Super Size Me? How About My Car?

Are Automakers Responding To American's Growing Waistlines?

It's not news that Americans' waistlines are much bigger than they used to be. What should or should not be done about it remains a continual subject of debate. But in the meantime, extra-large Americans get up and go to work like anyone else and they need vehicles to get them there and back. Is the auto industry paying attention?

"The auto industry tends to give customers what they say they want," Sage Marie, Manager of Honda Product Planning, told AOL Autos. "But there is no overt policy. Cars are getting bigger, with more hip, elbow and shoulder room as time goes on, but that's not a function of overtly targeting the marketing requirements of extra-large people."

Marie says each year's crop of Hondas are the result of research and focus groups and studies asking autobuyers what they'd like to see and what they are willing to pay for. "As the data comes back, we're finding that people say, 'We want more space,'" he said. "That's a function of people being larger in general. I don't think there is anything in the studies that says, 'Please list your weight.' Customers are asking for more room."

Honda's 2011 Accord and Odyssey were voted the top two best vehicles for larger drivers by Consumer Reports last August, with Hyundai's Azera coming in third. "The test was based on a the criteria of good visibility, comfortable seats, ease of access, and a tilt-and-telescope steering column," said Jim Travers, Consumer Reports associate editor.

"Maximizing interior volume is one of our mission statements, part of our DNA on all our vehicles," said Hyundai spokesman Miles Johnson. "Comfort of your passengers is important. More room helps with visibility from the very beginning, regardless of peoples' size. Interior room is a feature anyone can appreciate."

There are few reliable statistics on which cars are most accomodating for larger people, outside of lists like the one compiled by Consumer Reports. It seems obvious that the bigger the driver the bigger they'd want their car to be, but that's not entirely true. Extra-large car shoppers seem to find vehicles that can accomodate them in many different segments, including compacts.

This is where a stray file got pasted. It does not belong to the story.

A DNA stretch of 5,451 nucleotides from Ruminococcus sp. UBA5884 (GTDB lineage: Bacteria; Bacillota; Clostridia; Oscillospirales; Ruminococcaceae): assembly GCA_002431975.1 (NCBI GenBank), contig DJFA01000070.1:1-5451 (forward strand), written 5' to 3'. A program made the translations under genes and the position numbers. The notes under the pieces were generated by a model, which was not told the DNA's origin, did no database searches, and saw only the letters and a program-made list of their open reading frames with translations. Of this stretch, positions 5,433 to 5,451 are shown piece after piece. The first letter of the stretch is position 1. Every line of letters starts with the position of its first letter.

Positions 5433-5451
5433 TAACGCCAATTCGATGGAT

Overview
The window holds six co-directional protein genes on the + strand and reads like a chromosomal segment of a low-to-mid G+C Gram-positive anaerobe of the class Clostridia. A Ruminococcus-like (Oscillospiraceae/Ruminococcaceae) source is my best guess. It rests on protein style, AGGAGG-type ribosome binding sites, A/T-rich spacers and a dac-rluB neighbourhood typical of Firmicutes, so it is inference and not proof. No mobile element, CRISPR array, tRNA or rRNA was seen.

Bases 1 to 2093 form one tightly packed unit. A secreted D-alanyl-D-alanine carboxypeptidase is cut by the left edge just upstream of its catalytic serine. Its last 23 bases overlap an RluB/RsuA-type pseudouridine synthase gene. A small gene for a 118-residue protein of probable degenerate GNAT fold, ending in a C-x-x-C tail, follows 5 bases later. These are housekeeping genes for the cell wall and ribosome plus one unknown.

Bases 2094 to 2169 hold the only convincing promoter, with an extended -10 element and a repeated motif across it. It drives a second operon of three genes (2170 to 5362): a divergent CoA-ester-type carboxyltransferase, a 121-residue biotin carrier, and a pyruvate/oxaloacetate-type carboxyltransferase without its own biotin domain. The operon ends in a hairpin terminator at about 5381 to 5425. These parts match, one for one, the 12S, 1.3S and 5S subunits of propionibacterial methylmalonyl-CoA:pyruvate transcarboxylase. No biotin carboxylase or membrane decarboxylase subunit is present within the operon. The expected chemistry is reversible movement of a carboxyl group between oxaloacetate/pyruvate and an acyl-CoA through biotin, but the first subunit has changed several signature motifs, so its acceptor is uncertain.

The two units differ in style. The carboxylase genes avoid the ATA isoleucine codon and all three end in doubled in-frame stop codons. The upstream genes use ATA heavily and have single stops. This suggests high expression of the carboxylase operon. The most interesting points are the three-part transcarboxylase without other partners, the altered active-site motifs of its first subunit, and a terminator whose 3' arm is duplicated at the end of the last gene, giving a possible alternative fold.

Amelia Ann, a 25-year-old student from Akron, Ohio, said her 2004 Volkswagen New Beetle is the ultimate little car, but with lots of interior room. "Just because I'm fat doesn't mean I want to drive a huge car," she said. "My friend's Mom had a Volkswagen Bug and I always wanted one since I was a kid, but I figured it was a small car and I probably wouldn't fit. But when it was time to car-shop, I tried a couple of other cars and my legs didn't fit, or my hips didn't fit or the seatbelt didn't fit."

"There weren't too many places I could go online to find articles about which cars are good for people my size," she said. "I met a couple of girls who were bigger than me who had Bugs and they loved them, too, so I was sold. I'm amazed at how roomy the Bug is inside."

New York musician Ted Horowitz, who goes by the stage name Popa Chubby, recently bought a Jeep Liberty. "I'm happy to say the Jeep is quite comfortable, even for me," he said. "I also drive a Ford van when I haul equipment, and then I drive a '71 Mustang fastback which is roomy and comfortable."

Walking onto the auto dealer's lot to test drive a car can be a challenge to anyone, but for extra-large consumers, their size can bring particular issues. "It's hard to go to the dealership and sit in 20 different cars, " says Amelia Ann. "Out of the 20 cars, you might fit in only two of them comfortably, and it's easy to feel intimidated."

Horowitz, with his shaved head, tattoos and soul patch, doesn't have that problem. "People tend to respect me because I'm scary-looking," he says. "There are benefits to looking like a Hell's Angel."

Share This Photo X